Skip to Content

Published on October 14, 2013

Staying Healthy During Flu Season

October 14, 2013

smiling woman with teaIt’s the beginning of flu season, and what better way of protecting yourself from getting sick than becoming prepared and taking extra steps to stay healthy! According to the Centers for Disease Control and Prevention (CDC), the flu season is typically from October to May and the vaccine is the single best way to protect against the flu. 

The flu vaccine causes antibodies to develop within the body and can take up to 2 weeks after the administration of the vaccine, and depending on the type of vaccine can protect against 3-4 different strains. Those who receive the most benefit from the vaccine include infants/children 6 months to 5 years of age, those who are high risk due to medical conditions such as asthma, diabetes mellitus, and chronic lung disease, pregnant women, those who are 65 years old and older, and those who live with or take care of people who are at high risk.  The CDC also states that those who have an egg allergy should not get the vaccine.    

Although the flu shot is highly recommended, it is not the only way that will boost your immunity. Eating a well-balanced diet and ensuring that you are getting enough colorful fruits and vegetables will greatly reduce your chances of catching the flu.  Fruits, vegetables and whole grains are loaded with vitamins and minerals that are great for the immune system such as Vitamin C, Beta-carotene, Vitamin E and Zinc.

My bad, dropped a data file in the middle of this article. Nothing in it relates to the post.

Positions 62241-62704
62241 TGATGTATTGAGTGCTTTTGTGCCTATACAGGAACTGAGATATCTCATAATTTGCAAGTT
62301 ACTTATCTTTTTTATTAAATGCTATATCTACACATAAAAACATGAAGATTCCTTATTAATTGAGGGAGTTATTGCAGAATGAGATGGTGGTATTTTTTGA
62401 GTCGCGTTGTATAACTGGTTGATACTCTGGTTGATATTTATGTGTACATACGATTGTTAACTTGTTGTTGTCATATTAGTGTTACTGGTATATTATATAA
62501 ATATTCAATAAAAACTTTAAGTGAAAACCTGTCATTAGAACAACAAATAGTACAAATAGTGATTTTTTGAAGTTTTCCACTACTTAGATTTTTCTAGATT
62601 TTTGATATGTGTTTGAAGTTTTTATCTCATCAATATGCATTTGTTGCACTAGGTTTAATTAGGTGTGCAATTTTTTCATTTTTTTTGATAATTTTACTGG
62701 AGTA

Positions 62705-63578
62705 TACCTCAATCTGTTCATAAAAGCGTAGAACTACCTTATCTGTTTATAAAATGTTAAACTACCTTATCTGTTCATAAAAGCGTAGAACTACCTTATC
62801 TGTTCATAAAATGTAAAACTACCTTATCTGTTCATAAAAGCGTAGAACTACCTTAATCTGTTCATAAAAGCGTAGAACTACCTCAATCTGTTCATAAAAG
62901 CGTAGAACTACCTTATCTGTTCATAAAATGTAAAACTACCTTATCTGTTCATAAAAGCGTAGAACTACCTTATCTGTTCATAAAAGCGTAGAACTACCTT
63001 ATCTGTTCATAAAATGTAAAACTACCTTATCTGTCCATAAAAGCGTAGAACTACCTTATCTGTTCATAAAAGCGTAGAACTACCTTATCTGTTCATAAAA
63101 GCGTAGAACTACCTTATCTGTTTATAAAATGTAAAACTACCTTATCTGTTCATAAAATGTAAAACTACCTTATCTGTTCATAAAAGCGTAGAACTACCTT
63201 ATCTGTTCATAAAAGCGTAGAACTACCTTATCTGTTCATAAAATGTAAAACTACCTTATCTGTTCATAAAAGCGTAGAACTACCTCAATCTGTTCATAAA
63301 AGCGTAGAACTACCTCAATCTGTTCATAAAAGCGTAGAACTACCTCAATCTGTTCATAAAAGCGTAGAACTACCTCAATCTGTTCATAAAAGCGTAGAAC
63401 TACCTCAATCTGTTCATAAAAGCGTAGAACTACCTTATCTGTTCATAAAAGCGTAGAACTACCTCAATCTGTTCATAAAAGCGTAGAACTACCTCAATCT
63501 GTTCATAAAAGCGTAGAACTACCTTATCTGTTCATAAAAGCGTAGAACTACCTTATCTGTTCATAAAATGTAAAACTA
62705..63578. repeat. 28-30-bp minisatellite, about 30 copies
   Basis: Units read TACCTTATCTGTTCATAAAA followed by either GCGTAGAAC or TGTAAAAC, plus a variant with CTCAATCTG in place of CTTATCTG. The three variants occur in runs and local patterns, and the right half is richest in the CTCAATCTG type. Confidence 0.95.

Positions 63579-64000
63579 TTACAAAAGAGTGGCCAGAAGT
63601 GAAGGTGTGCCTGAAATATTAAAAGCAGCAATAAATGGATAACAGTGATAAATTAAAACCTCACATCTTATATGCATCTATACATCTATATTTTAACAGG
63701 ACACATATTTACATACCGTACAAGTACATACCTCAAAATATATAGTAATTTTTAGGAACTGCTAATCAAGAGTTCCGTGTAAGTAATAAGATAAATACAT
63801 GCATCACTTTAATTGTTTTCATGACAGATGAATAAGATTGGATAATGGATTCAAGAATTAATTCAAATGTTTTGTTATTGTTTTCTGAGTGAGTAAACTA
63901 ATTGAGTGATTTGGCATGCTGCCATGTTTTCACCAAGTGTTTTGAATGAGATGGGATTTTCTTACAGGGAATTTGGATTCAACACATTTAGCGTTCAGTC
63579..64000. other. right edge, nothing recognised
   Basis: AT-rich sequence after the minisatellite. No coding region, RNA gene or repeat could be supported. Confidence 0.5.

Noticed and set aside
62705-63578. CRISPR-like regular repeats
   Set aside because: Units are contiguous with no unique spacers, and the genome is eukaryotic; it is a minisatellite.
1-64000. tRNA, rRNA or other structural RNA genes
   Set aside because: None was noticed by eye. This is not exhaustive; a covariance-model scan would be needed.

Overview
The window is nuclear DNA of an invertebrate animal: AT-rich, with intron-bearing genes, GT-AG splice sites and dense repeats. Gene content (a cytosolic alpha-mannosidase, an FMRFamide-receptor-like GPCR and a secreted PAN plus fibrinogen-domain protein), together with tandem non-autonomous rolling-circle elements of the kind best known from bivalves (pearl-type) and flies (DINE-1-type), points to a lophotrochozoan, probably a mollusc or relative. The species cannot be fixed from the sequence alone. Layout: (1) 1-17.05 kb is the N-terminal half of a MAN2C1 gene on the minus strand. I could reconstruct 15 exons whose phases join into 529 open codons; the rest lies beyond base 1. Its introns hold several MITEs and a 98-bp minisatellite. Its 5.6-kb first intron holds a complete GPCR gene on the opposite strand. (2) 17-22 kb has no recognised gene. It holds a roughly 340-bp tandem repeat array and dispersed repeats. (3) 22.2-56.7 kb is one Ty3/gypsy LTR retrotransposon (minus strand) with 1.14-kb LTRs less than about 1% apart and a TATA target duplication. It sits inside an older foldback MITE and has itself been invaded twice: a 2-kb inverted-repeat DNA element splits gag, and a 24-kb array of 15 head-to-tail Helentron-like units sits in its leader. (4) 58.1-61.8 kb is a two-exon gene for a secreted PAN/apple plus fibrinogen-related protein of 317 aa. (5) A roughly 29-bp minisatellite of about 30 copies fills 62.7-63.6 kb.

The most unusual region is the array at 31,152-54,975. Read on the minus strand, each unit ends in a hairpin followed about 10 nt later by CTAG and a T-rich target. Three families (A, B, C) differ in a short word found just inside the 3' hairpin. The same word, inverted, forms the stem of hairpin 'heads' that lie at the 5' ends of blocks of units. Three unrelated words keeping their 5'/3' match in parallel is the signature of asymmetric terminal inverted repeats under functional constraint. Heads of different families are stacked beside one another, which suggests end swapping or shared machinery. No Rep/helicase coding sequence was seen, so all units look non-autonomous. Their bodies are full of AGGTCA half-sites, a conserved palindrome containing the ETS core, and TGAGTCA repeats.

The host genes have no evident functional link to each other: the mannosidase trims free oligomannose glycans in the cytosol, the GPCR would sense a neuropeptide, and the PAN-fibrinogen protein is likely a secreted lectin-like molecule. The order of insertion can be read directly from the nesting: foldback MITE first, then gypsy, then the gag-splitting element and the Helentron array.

Vitamin C: Well known for its effects of increasing the production of white blood cells which help fight off infection, it is also an antioxidant that enhances immunity and protects against infection. The recommended daily allowance (RDA) for Vitamin C is 90 mg for men and 75 mg for women.  Foods that are rich in Vitamin C include oranges, kiwi, grapefruit, potatoes, clementines, pineapple, strawberries, and green peppers.

Beta-Carotene:  Also known as the colorful carotenoids (red, yellow, orange), beta-carotene are fat-soluble antioxidants that are naturally found in many fruits and vegetables. These pro-vitamins are converted to the active form Vitamin A which increases the number of infection fighting cells and natural killer cells. They also enhance immune system function, and are needed for healthy skin and mucous membranes. Foods rich in beta-carotene include carrots, kale, sweet potatoes, spinach, winter squash, collard greens, cilantro, and fresh thyme.

Vitamin E:  A fat-soluble antioxidant that helps protect the body with the production of B-cells or immune cells that produce antibodies to destroy bacteria, eating a diet rich in Vitamin E such as vegetable oils, whole grains, seeds, eggs and fortified cereals has been shown to enhance your immune system. The RDA for men and women is 15 mg per day.  

Zinc: A mineral that also has antioxidant properties, it helps with healing after injuries and is beneficial to the body’s immune system. Zinc will help prevent immune dysfunction, and a deficiency can impair a number of white blood cells and platelets and increase the susceptibility to infection.  Consuming too much Zinc may also impair immunity and increase infections. Sources for Zinc include liver, lean beef, oysters, turkey, lamb, pork, lentils, garbanzo beans and pumpkin seeds. The RDA for women is 8 mg and 11 mg for men.

The combination of a well-balanced diet along with the annual flu vaccine will ensure that you are healthy all season long!


Rachel Hamik
NIU Dietetic Intern


Reviewed by:

Melissa Romano, RD, LDN
Certified Diabetes Educator


Source: Centers for Disease Control and Prevention,, retrieved October 5, 2013.  

Footer Curve